Playing together and discovering that fear doesn’t have the last word.

Some time ago, Sister Valeska, Rachel and I spent the day with the Knights (middle school group) of the Rome community and the adults that guide them. We went to the Abbey of the Three Fountains, just outside of Rome. It’s a place that’s connected  with many saints, in particular Saint Paul and Saint Zenone with his legionaries: men who were distant from each other a hundred years ago, but brought together by the great “yes” they said to the Lord. We listened to their story, then we ate and played, and finally we went to mass.
The moment of games was the part that touched the hearts of the kids the most and, after thinking about it, it was for me as well. In the chaotic mix of yelling and ambush, my gaze falls on Anna (made up name): she’s sitting by herself in the middle of the grass, she seems disoriented. I get a little closer. I’m intimidated by her sad expression but I don’t hesitate to ask her why she’s not playing with the others. “I’m afraid” she responds. “I’m not good at playing, they’ll steal my flag in one second and I’ll lose for sure”. I who, like her, have always avoided playing for the same fears, pushed her: “you know what happens when they steal your flag?” “No”. “Nothing! You get another one and keep playing!” Anna looks up and me and asks: “Really?” I motion for her to get up and offer her a flag. She still seems uncertain, so I insist: “Come on, you can do it: look at your friends that are playing, they seem happy!” I offer her the flag again and she takes it, goes up to a boy and challenges him to a duel. In the end he gets her flag, but she came back to me to ask for another one, smiling.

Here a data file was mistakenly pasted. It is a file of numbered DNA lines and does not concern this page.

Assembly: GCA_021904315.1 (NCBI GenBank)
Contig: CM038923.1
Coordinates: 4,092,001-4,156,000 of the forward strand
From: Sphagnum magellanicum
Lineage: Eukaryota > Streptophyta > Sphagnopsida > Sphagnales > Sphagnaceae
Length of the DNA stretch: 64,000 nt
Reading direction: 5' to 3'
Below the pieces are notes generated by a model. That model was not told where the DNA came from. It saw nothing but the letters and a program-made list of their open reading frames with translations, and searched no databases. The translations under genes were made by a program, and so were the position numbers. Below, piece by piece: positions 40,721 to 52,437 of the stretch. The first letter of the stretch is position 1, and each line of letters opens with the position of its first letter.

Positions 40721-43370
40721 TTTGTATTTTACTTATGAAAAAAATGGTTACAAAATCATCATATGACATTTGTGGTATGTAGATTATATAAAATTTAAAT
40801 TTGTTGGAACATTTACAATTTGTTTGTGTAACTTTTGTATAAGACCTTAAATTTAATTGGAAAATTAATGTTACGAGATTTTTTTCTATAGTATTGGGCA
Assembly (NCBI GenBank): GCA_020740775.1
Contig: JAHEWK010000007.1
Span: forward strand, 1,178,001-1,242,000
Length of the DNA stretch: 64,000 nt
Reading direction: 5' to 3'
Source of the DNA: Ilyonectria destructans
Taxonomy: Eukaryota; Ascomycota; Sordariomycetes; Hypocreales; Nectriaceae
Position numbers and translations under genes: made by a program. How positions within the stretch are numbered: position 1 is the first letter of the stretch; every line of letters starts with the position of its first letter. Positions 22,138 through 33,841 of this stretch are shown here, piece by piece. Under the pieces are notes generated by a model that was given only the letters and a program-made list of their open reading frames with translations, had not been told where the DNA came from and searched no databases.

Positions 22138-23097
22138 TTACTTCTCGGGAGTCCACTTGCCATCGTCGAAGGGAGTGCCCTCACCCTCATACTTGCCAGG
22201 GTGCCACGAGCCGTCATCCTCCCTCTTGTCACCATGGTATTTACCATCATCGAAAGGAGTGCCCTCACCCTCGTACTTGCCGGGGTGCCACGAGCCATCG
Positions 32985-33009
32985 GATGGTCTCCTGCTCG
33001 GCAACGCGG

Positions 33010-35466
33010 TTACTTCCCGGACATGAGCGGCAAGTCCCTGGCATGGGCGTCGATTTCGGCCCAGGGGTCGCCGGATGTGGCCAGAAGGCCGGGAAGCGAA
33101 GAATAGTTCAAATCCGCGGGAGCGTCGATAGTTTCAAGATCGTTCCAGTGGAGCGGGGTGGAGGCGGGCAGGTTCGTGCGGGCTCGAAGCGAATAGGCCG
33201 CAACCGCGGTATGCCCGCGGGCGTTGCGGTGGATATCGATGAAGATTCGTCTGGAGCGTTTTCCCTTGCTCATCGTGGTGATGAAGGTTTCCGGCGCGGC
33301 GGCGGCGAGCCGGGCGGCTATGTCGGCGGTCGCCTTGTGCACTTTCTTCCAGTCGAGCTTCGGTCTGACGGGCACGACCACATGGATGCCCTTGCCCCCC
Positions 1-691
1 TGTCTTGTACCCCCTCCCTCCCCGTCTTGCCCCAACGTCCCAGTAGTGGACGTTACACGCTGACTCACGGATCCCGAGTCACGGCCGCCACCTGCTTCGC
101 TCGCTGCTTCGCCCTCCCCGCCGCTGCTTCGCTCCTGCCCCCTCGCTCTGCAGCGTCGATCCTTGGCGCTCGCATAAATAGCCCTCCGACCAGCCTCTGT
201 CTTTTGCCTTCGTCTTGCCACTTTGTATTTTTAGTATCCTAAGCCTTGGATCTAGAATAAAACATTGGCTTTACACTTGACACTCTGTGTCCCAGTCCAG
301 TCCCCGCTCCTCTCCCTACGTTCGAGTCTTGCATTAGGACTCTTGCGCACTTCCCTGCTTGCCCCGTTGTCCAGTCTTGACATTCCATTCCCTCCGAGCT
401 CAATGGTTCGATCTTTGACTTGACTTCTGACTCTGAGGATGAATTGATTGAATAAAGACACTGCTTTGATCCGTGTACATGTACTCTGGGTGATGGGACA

The words that I addressed to Anna were first of all addressed to me: I realize that staying with these kids, entering in the tangle of their thoughts and fears, makes me discover truth that alone I couldn’t grasp. I’m sure that even Saint Paul and Saint Zenone were afraid (who wouldn’t be afraid at the moment of martyrdom?), but the gain of being able to embrace Christ and obtain eternal life permitted them to not give fear the last word. Only the luminous faces of those near us allow us to overcome the fear to take a flag and get out in the field.


In the photo: a group of middle schoolers on a hike.

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